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Kaduna State struggles under El-Rufa’i’s World Bank loan legacy

The administration of former Governor Nasir El-Rufa’i secured a staggering $350 million World Bank loan in 2017, etching its name in Nigeria’s history books as…

The administration of former Governor Nasir El-Rufa’i secured a staggering $350 million World Bank loan in 2017, etching its name in Nigeria’s history books as the largest sub-national loan ever undertaken. As the loan injection flooded into Kaduna State’s economy, the initial impression may have been one of relief, but the underlying reality soon emerged: the influx of capital did little to address the systemic issues of productivity deficiency and economic stagnation that have long plagued the state. Instead, it merely deepened the entrenchment of the state into financial distress.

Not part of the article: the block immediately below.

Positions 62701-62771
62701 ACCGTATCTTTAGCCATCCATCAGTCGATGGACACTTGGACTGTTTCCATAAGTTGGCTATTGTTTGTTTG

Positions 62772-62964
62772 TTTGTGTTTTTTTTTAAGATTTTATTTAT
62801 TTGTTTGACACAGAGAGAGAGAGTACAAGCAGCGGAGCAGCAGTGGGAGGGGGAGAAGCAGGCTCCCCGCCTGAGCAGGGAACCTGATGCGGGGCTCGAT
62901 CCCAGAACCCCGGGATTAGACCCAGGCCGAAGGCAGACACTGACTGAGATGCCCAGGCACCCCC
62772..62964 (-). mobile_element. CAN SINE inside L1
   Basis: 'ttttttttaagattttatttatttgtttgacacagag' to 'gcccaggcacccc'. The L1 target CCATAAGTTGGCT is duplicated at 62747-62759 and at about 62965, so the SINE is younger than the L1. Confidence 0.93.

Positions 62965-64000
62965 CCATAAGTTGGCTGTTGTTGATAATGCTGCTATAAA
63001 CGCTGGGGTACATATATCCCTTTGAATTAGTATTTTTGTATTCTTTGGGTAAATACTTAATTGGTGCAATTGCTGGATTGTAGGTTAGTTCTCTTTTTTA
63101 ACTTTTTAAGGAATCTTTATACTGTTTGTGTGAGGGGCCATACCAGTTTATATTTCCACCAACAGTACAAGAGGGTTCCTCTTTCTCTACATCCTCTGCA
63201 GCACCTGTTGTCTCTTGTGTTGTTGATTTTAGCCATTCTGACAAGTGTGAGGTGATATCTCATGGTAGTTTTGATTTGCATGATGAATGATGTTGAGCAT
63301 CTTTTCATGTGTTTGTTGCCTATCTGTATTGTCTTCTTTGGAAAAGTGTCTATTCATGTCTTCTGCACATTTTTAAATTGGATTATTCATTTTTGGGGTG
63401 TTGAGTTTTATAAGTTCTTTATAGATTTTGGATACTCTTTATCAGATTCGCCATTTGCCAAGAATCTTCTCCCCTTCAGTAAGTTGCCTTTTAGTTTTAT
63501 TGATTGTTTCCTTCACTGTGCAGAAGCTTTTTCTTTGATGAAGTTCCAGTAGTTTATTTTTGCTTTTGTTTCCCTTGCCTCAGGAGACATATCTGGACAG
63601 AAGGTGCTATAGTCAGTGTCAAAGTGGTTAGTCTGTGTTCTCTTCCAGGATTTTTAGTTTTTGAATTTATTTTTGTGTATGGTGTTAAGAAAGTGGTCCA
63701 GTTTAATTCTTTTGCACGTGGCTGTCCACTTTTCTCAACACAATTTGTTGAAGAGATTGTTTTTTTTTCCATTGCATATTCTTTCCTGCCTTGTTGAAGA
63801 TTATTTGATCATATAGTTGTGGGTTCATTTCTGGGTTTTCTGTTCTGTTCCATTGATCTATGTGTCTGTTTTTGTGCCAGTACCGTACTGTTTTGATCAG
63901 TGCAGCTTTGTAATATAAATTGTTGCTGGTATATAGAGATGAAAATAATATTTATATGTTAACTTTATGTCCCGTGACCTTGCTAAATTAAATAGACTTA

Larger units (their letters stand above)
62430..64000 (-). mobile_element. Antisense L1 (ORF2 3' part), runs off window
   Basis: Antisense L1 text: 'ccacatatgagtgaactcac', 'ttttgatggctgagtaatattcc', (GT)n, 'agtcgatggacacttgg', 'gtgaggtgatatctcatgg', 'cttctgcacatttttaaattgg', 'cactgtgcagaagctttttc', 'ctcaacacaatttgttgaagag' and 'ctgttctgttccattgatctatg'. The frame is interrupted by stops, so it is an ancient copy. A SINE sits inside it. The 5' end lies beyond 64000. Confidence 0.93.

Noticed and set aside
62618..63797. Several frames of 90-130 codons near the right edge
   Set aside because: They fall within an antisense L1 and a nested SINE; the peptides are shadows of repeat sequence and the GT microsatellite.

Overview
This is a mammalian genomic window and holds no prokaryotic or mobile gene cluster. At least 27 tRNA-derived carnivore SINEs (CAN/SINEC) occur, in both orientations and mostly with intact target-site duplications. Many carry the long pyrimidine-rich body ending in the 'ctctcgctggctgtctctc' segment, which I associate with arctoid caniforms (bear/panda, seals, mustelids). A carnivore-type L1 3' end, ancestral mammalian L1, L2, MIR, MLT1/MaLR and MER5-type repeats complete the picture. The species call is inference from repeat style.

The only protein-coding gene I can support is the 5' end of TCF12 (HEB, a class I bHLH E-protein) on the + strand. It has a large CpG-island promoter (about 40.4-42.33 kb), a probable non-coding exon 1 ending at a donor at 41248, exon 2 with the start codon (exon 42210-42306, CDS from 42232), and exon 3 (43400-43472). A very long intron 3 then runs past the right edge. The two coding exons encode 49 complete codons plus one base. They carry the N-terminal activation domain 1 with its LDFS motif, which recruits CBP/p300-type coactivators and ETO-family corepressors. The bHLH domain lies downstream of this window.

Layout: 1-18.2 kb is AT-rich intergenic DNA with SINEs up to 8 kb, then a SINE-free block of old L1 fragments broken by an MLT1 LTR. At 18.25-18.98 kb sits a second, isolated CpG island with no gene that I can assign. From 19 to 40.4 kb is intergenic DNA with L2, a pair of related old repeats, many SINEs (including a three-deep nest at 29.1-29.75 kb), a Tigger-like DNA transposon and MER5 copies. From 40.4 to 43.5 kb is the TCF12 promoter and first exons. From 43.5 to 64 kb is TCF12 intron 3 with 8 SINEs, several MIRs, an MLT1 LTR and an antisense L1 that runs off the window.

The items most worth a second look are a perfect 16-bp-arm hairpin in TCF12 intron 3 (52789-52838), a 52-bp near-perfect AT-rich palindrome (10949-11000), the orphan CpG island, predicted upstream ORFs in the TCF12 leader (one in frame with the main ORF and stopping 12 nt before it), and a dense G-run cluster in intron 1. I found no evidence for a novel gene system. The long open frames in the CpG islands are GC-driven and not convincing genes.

Initially, it was presented as a cure-all for educational reform, supposedly addressing the state’s educational challenges, especially the claimed presence of 22,000 unqualified teachers. However, this storyline swiftly disintegrated when the finance commissioner at the time, Senator Abdu Kwari, outlined a more comprehensive plan, pledging to revitalise infrastructure, including schools, hospitals, and roads, among other vital components.

Now, as the baton of governance passes to the current administration under Senator Uba Sani, the ramifications of this mammoth debt loom ominously large. Struggling to navigate the financial quagmire left in El-Rufa’i’s wake, Governor Sani finds himself shackled by the burden of repayment, rendering the fulfillment of his mandate a Herculean task.

As Kaduna State grapples with the consequences of past decisions, the call for transparency and accountability reverberates louder than ever, underscoring the need for a candid examination of the choices that led to this precarious predicament.